clock menu more-arrow no yes mobile

Filed under:

Tasting Panel Picks Their Top Dining 'Hood of 2013

New, 1 comment

As is the tradition at Eater, our closeout of the year is a survey of local food writers, industry types, and friends. We asked the group eight questions ranging from Biggest Dining Surprises to Restaurant Standbys, Top Newcomers, and Restaurant Breakups. Today, we continue with Top Dining Neighborhoods of 2013. Readers, please feel free to add your thoughts to the comments.

The Surly Gourmand, curmudgeon:

In years past I have unrepentantly voted for Capitol Hill, but now it seems that Pioneer Square, once an overpriced culinary shitshow for tourists, is making some pretty big leaps. With Bar Sajor, Rain Shadow Meats, and of course Il Corvo, there are now plenty of actual places to eat good food in Pioneer Square.

Leslie Kelly, editor at Zagat Seattle:

I absolutely LOVE Pike Place Market for its incredible diversity and depth. And talk about characters! Sitting on the patio at Seatown in the summer, you're going to see the world walk by and maybe a more than a few shady characters doing something illegal. Besides Seatown, where the rotisserie porchetta and seafood specials bring me joy, I dig the bar at Marche, the kimchi at Britt's Pickles, the vibe and the pig at Radiator Whiskey. I love chef Anthony's heartfelt cooking at Steelhead Diner and the romantic dining room at Pink Door. For something quick and cheap, there's the Pasta Bar and a drumstick at Chicken Valley. You'll find me shopping often at the antipasti bar at DeLaurenti and picking up cookies at Three Girls Bakery.

Jess Thomson, writer and cookbook author, Hogwash:

The "not really in a neighborhood" neighborhood.

Allecia Vermillion, food & drink editor at Seattle Met:

Pioneer Square is such an obvious answer that I hesitate to say it, but restaurants really are changing the fabric of the neighborhood. Plus I support any civic developments that result in Little Uncle opening around the corner from my office.

Allison Scheff, food & dining editor at Seattle Magazine:

Upper Fremont. Dot's is serving really great food at dinnertime now, plus Vif is up there and it's just so warm and lovely. Instant classic. RockCreek impressed me, too. Not to mention Roux (which I haven't been to quite yet), Uneeda and Paseo.

Rachel Belle, radio personality at KIRO 97.3 AM and Open Wide columnist at Eater:

I wish so much that one single neighborhood encapsulated all of my favorite restaurants, because then I wouldn't have to drive my '94 Geo Prism all over this city to quench various culinary cravings. For one, it's time consuming, and two, people all over the city see that I drive a '94 Geo Prism. Alas, I drive to Ballard for The Sexton's fantastically creamy, and multi-dimensional, mac & cheese, to Fremont for Revel's short rib dumplings and crab noodles and, because I'm a poutine whore, to Brass Tacks in Georgetown because they serve the city's absolute best.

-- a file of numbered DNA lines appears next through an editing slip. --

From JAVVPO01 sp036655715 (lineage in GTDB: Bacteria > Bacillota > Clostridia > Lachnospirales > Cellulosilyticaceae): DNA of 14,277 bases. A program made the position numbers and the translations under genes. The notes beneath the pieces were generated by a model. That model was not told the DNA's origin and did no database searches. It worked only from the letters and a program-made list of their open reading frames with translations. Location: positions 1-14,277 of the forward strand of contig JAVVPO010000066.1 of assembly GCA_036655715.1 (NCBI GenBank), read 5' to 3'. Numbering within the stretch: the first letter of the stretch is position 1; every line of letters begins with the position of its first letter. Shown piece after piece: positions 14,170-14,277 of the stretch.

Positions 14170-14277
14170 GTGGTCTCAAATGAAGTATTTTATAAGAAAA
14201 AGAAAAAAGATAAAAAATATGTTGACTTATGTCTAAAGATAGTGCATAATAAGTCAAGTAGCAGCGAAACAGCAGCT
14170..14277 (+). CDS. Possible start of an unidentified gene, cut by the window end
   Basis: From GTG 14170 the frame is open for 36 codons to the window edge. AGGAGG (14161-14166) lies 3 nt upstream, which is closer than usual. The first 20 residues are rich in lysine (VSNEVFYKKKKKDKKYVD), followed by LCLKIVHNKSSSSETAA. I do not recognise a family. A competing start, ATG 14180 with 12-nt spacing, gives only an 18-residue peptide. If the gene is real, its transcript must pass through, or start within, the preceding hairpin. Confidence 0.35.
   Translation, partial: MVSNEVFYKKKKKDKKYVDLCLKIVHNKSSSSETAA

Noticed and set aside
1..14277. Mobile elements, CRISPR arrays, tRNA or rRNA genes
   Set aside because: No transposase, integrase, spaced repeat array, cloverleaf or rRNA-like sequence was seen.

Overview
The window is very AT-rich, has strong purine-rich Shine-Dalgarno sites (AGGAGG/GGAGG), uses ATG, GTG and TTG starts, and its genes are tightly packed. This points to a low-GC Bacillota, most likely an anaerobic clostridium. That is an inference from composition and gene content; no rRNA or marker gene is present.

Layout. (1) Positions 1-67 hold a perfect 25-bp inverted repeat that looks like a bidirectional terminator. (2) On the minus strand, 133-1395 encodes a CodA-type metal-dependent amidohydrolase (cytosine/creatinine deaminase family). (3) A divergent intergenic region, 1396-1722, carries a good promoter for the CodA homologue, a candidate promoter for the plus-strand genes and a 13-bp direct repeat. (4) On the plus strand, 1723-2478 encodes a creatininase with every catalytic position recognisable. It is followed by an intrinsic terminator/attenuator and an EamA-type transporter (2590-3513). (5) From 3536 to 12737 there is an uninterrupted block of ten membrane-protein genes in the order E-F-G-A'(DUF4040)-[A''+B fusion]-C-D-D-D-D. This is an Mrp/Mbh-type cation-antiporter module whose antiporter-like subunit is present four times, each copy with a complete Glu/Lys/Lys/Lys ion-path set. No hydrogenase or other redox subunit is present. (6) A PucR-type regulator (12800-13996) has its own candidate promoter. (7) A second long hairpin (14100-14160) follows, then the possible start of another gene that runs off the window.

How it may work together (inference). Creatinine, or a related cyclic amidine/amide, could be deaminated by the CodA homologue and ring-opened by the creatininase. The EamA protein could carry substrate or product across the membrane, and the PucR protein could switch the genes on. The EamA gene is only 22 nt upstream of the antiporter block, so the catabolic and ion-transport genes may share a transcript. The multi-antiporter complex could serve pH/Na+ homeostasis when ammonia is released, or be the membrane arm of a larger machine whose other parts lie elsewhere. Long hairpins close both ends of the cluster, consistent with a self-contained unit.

Nicole Sprinkle, food editor at Seattle Weekly:

Fremont. With Joule and The Whale Wins already firmly ensconced there, this neighborhood continues to pump out excellent restaurants like RockCreek, Le Petit Cochon, Roux and soon-to-come Bourbon & Bones.

Jen Chiu, Roll With Jen:

Upper Fremont. Influx of new destination-worthy eats clustered on Fremont Ave. between 41st-45th such as Vif, Roux, and RockCreek to join local established favorites, Paseo and Dot's.

Kristin Ackerman, publisher at SIP Northwest Magazine:

Ballard. A quick walk up Ballard Avenue and you have a great lineup of Italian, French, Mexican, BBQ and American cuisine options. So many newcomers to the neighbordhood. A few standouts for me are Stoneburner, Bitterroot and The Sexton, while all the staples still remain like Hattie's Hat, Bastille, and the Smoke Shop.

Naomi Bishop, freelance food writer, The Gastrognome:

Hard to argue with Fremont here, with the advent of Joule/Whale Wins, the opening of Roux, Vif, RockCreek, Westward, etc. Though I would add a nod to Capitol Hill, where I had an unbelievable white truffle tasting at Altura, the best shrimp and grits I've found in the city at Witness, and would take a seat anywhere in the section of 15th Ave. that should maybe just be re-named "Stowell-ville".

Julia Wayne, freelance writer, Eater Seattle contributor:

Fremont. Revel has been my favorite restaurant since the first time I ate there, on its second day, and even though it's often over-run, the food is always incredible. It's the one restaurant where I'm often jealous of myself for what I'm eating. With Joule moving to the hood with its perfect neighbor, The Whale Wins, in a gorgeous building, and then Roux and RockCreek coming along... well, other hoods didn't stand a chance.

Julien Perry, editor at Eater Seattle:

This is Pioneer Square's year. Il Corvo 2.0 kicked things off on New Year's Eve, followed by Bar Sajor, Rain Shadow Meats, Tinello, Little Uncle, Altstadt, London Plane, La Bodega, and the back bar at E. Smith Mercantile, where the food is completely underrated.

· All Year in Eater 2013 Coverage [~ESEA~]